Gay, Black and Jewish Actor Defends Account of Alleged Hate Crime as '100 Percent Factual'

'These types of cowardly attacks are happening to my sisters, brothers and non-gender-conforming siblings daily,' Jussie Smollett says as police confirm 'no reason to doubt' his version of the Chicago assault

A still image from surveillance video shows two persons of interest in an investigation into the assault of actor Jussie Smollett in Chicago, Illinois, U.S., January 29, 2019.
Chicago Police Department/Handout via Reuters

Jussie Smollett, an openly gay African-American actor from the television drama "Empire," on Friday defended as completely truthful the account he gave of being accosted on a Chicago street by men who used racist and homophobic slurs, and said he was cooperating with police. 

Smollett issued the statement after remaining silent about the alleged assault since media reports about it first surfaced on Tuesday. The matter is being investigated as a possible hate crime. 

"I am working with authorities and have been 100 percent factual and consistent on every level," Smollett said in his first statement about the incident he reported on Tuesday. 

>> ‘Arab in a wig’: France sends barrier-breaking provocateur to Israel's Eurovision ■ 'A lesbian romance plus religion plus politics' – Israeli director's film eflects a roller-coaster life

News of the police report spread quickly on social media, with many expressing outrage while others suggesting the story was a hoax. 

In a statement emailed to Reuters late Thursday, Chicago police said Smollett had refused to turn over his cell phone records to detectives, although police later said he was working with investigators.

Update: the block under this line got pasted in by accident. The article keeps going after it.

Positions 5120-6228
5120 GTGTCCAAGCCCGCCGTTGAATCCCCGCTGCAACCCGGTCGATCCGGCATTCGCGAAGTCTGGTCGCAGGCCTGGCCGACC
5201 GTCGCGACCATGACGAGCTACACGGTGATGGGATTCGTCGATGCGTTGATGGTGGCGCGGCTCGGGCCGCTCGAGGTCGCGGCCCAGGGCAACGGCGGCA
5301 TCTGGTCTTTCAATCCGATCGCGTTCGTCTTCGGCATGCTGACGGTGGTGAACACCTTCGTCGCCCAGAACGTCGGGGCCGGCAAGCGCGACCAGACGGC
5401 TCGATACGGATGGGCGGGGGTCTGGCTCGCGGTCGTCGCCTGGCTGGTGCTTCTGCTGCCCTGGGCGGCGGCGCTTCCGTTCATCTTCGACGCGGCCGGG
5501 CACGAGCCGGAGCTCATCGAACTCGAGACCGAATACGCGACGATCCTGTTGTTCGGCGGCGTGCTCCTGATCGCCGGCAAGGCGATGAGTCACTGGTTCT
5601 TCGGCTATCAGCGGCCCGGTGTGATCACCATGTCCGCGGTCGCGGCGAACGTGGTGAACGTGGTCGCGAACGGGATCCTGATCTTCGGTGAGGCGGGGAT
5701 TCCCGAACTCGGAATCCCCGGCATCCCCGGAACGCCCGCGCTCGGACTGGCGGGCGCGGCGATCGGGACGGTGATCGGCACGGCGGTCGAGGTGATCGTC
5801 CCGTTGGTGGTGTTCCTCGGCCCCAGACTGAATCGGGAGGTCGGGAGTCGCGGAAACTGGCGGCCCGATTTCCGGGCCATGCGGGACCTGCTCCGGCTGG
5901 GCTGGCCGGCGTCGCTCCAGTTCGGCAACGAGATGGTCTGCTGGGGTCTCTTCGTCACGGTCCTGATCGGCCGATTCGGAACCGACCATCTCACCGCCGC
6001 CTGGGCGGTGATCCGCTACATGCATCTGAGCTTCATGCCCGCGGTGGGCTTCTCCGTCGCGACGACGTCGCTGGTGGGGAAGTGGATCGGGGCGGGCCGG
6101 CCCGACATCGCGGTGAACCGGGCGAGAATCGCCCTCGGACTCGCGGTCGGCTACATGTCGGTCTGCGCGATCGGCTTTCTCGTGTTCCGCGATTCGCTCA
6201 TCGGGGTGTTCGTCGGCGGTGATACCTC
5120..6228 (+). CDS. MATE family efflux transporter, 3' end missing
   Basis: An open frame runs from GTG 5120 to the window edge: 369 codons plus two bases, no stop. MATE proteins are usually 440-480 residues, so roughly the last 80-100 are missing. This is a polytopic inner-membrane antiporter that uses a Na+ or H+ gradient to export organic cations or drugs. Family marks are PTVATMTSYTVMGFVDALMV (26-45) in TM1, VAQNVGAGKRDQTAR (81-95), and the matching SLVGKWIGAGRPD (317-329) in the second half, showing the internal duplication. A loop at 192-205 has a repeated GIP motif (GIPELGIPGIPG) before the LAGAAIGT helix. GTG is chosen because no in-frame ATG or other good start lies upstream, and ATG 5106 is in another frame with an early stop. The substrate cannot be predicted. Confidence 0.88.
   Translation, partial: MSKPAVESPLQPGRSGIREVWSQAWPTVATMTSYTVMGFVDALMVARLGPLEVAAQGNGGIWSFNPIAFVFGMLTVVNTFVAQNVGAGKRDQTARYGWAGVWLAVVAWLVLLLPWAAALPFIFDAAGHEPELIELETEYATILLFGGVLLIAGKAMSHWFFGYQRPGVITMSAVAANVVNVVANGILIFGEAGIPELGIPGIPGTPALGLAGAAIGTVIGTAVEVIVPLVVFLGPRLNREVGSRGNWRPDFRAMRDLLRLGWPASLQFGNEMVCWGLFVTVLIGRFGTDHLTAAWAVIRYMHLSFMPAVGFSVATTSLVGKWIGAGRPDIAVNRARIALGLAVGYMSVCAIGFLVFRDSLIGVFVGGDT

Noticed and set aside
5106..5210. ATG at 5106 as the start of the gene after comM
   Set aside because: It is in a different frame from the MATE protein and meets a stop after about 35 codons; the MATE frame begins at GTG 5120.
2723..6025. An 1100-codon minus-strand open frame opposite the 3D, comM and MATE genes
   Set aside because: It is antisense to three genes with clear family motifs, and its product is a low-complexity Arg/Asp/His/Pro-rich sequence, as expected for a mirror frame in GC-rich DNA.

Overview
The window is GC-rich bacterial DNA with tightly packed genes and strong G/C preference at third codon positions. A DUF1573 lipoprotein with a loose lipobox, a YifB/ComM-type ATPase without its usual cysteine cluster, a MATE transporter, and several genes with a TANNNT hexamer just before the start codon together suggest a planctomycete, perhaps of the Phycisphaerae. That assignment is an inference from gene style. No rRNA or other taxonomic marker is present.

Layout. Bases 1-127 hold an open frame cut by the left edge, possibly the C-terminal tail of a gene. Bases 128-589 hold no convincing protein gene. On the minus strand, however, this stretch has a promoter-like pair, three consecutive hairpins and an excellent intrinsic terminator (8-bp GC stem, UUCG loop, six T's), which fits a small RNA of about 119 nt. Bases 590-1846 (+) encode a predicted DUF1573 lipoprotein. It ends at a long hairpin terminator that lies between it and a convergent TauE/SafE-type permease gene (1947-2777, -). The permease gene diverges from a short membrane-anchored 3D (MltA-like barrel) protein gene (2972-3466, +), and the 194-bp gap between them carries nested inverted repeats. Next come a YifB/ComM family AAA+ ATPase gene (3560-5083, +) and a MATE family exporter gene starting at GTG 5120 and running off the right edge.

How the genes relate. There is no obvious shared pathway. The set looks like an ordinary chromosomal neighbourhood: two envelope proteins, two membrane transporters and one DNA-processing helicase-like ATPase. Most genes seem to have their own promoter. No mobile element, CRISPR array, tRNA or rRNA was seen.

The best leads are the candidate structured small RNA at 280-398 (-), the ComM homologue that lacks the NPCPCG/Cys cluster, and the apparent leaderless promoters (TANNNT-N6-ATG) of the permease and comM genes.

Smollett and his manager have both told police they were on the phone together when the actor, who plays a gay character on "Empire," was accosted on a Chicago street early on Tuesday by two men shouting racial and homophobic slurs, police said. 

File photo: Jussie Smollett attends the Fox Networks Group 2018 programming presentation afterparty in New York, May 14, 2018.
Evan Agostini/Invision/AP

According to the account he gave police, the two assailants doused Smollett with some kind of chemical liquid before wrapping a rope around his neck and fleeing the scene. The actor took himself to a hospital but was not seriously hurt, police said. 

Police said they sought phone records to independently verify that Smollett was on the phone at the time with his manager, who reportedly told police he heard the attackers saying "This is MAGA country," an apparent reference to President Donald Trump's "Make America Great Again" slogan. 

"Cell phone records were not provided to investigators when asked," Chicago police spokesman Anthony Guglielmi said in an email to Reuters. "The victim didn't provide them." 

But police had "no reason to doubt" the accounts of both Smollett and his manager that they were on the phone together at the time of the alleged attack, Guglielmi said. 

In a later email, another police spokesman, Officer Michael Carroll, said, "The victim is working with police as we investigate the circumstances of the incident." 

Questions raised about the veracity of his account were troubling, Smollett said in his statement, especially since "these types of cowardly attacks are happening to my sisters, brothers and non-gender-conforming siblings daily."